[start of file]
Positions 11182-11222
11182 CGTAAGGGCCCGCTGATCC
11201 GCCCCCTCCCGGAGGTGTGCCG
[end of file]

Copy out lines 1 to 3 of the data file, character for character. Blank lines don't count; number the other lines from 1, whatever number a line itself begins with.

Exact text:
Positions 11182-11222
11182 CGTAAGGGCCCGCTGATCC
11201 GCCCCCTCCCGGAGGTGTGCCG